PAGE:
That night, the cat's next victim is Mrs. Grayson herself when she gets burned to death by a fire in her house started by the malevolent feline.
Jill goes to Miles house the following day and shows him the photographs she took of the scratches on the dead man's hands. Jill now believes that Miles exerts an evil supernatural influence over the cat, but Miles says that it's the cat who dominates him.
That night, Miles drugs the cat and takes it outdoors, hanging it by the neck from a tree branch. Supernatural forces are unleashed by the cat's death, which also hits Jill as she sleeps in her bed at the village inn. The cat appears before Miles again, now a ghostly curse on the frightened Miles. Inspector Gorley pays a late-night visit to Jill's room to discuss with her the mysterious flashes of light and occurrences that happened just an hour earlier. As he leaves, Gorley sees the evil creature himself, and gets attacked and hypnotized by it. He staggers on the road in front of a moving car and gets run over.
The next day Jill, who still thinks that Miles is the real killer, sneaks into his house when he goes out and snoops around his office, uncovering the audio recordings of his conversations with the dead. When Miles suddenly returns, she runs to hide in the cellar and encounters the black cat, which magically appears and disappears before her eyes. Running away in terror, she is cornered by Miles. He tells her that the cat has picked up on his suppressed hatred for the village folk and is acting them out without his knowledge or control. Jill runs, but is attacked, first by bats in the cellar, and then again by Miles who knocks her out with a stick.
Jill wakes up bound and gagged to find Miles walling her up alive in a space in the cellar wall. He has also taken her keys and emptied her hotel room, making it seem that she has left the village. However, Inspector Gorley, who has survived the car accident, goes with Sergeant Wilson, and his superior, Inspector Flynn, over to Miles' house and insists on searching it for signs of the cat, and Jill. They find nothing and are about to leave when they all hear a faint cry from the cat coming from the cellar. They find the newly bricked up wall and upon battering it down, they find Jill barely alive, and the cat which was incarcerated there without Miles knowing it. As Jill is pulled out, Miles mumbles to Gorley that the cat has won and that he has fallen victim to his own evil misdeeds.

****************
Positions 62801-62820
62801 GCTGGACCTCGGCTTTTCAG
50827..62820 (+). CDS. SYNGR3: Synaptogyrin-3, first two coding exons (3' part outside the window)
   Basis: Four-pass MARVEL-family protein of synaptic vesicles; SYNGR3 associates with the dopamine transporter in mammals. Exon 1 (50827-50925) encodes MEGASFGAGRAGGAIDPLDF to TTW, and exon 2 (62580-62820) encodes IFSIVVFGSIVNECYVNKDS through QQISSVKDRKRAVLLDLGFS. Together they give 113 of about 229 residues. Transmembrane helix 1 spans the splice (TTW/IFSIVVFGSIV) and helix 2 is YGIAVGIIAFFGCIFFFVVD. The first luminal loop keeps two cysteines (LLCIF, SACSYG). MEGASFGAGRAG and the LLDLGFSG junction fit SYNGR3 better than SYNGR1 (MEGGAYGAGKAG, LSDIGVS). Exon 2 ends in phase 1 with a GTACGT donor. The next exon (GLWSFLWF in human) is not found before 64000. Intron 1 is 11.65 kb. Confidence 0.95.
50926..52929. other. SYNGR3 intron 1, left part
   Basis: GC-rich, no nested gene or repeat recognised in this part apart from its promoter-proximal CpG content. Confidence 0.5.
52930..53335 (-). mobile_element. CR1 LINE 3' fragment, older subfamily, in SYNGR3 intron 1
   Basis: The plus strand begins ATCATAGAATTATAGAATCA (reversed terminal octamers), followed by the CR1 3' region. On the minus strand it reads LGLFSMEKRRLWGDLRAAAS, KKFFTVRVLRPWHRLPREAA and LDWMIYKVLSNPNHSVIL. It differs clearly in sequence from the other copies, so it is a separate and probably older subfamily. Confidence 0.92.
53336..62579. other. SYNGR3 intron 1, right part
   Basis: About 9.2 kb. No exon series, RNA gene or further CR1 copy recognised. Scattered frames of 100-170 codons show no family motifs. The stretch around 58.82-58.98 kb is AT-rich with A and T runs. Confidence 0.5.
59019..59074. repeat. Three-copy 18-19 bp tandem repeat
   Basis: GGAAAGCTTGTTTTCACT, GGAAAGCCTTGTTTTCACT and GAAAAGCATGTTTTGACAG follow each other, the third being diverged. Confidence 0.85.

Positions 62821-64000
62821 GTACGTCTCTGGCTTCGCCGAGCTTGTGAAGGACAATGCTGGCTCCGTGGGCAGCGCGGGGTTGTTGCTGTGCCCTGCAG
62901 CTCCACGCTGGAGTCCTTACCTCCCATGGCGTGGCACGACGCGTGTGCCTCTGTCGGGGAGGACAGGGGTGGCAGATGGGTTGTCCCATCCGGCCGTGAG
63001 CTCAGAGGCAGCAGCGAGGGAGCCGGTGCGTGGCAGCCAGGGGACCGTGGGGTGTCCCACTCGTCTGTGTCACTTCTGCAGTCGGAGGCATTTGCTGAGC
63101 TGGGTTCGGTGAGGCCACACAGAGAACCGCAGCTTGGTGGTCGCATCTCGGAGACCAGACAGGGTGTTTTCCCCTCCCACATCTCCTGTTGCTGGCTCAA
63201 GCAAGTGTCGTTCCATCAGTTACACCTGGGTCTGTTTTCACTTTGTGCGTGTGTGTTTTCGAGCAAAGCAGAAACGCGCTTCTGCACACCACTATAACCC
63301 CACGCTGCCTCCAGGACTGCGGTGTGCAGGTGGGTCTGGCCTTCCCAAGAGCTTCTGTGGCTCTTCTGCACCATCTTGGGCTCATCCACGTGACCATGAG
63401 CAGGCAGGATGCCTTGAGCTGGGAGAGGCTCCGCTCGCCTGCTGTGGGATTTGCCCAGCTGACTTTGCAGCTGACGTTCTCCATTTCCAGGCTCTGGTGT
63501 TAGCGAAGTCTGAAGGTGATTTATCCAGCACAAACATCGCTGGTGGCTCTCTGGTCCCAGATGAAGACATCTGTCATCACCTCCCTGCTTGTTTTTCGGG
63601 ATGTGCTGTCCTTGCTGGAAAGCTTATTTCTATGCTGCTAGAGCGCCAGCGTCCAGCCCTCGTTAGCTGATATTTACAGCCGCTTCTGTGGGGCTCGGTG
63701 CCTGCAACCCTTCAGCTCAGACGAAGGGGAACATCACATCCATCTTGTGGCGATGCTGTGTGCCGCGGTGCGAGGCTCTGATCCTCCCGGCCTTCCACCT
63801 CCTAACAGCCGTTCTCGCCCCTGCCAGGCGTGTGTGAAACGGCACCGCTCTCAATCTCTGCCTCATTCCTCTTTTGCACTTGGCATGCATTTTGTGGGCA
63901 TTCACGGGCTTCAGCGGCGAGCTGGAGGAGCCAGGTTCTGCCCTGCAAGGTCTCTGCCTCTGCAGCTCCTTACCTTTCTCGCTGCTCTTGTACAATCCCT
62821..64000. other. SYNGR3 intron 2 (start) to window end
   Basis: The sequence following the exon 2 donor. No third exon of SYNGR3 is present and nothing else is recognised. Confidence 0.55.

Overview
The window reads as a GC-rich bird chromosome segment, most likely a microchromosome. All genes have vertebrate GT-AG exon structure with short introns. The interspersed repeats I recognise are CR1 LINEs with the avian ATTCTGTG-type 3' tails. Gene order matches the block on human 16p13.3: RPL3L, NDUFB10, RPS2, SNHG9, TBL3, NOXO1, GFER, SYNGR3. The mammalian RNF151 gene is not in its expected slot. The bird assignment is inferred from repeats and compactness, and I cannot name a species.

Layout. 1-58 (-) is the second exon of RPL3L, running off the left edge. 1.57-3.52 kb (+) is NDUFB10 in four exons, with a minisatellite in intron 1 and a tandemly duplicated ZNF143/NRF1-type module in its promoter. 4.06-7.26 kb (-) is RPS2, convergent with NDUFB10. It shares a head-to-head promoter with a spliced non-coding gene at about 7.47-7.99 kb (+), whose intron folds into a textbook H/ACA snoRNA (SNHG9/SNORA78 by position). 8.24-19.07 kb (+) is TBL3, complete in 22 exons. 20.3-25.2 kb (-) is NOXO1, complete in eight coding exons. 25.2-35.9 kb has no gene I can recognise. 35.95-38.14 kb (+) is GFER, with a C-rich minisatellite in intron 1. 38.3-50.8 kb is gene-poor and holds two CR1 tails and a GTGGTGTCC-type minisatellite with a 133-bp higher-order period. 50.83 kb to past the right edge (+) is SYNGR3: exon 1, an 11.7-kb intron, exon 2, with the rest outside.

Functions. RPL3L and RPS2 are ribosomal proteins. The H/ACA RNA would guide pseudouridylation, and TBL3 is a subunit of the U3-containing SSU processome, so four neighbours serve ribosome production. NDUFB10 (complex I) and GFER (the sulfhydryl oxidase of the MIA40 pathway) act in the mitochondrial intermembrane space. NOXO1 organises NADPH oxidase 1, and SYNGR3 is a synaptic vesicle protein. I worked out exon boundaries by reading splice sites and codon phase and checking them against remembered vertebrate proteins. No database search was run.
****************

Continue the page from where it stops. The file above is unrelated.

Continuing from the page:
- Patrick Magee as Prof. Robert Miles
- Mimsy Farmer as Jill Trevers
- David Warbeck as Inspector Gorley
- Al Cliver as Sgt. Wilson
- Dagmar Lassander as Lillian Grayson
- Bruno Corazzari as Ferguson
- Geoffrey Copleston as Inspector Flynn
- Daniela Doria as Maureen Grayson
The Black Cat received its first Blu-ray release in the United Kingdom from Arrow Films on 19 October 2015 as part of "Edgar Allen Poe's Black Cats" limited edition collection of 3000 copies, featuring two adaptations of Poe's short story; Lucio Fulci's version and the 1972 Sergio Martino version Your Vice Is a Locked Room and Only I Have the Key. The Black Cat was released as a stand-alone Blu-ray edition from Arrow on 4 April 2016. Both sets are available with DVD editions of the film.
|This section needs expansion. You can help by adding to it. (October 2014)|
Allmovie wrote, "As usual, [Fulci] conjures up a spooky atmosphere with effortless skill – a scene with Patrick Magee wandering through a fog-shrouded graveyard at night is truly creepy – but the film's meandering script makes it sputter when it should be building in intensity. Thus, The Black Cat never rises above being an exercise in style".
- "Company Credits for The Black Cat". Internet Movie Database. Retrieved 2 July 2012.
- "Rewind @ www. dvdcompare.net - Black Cat (The) AKA Il Gatto Nero (1982)". dvdcompare.net. Retrieved 2 July 2012.
- "Edgar Allan Poe's Black Cats: Two Adaptations by Sergio Martino & Lucio Fulci Blu-ray". Blu-ray.com. Retrieved April 17, 2016.
- "The Black Cat Blu-ray". Blu-ray.com. Retrieved April 17, 2016.
- Guarisco, Donald. "The Black Cat (1981)". Allmovie. Retrieved 25 June 2012.
|Wikiquote has quotations related to: The Black Cat (1981 film)|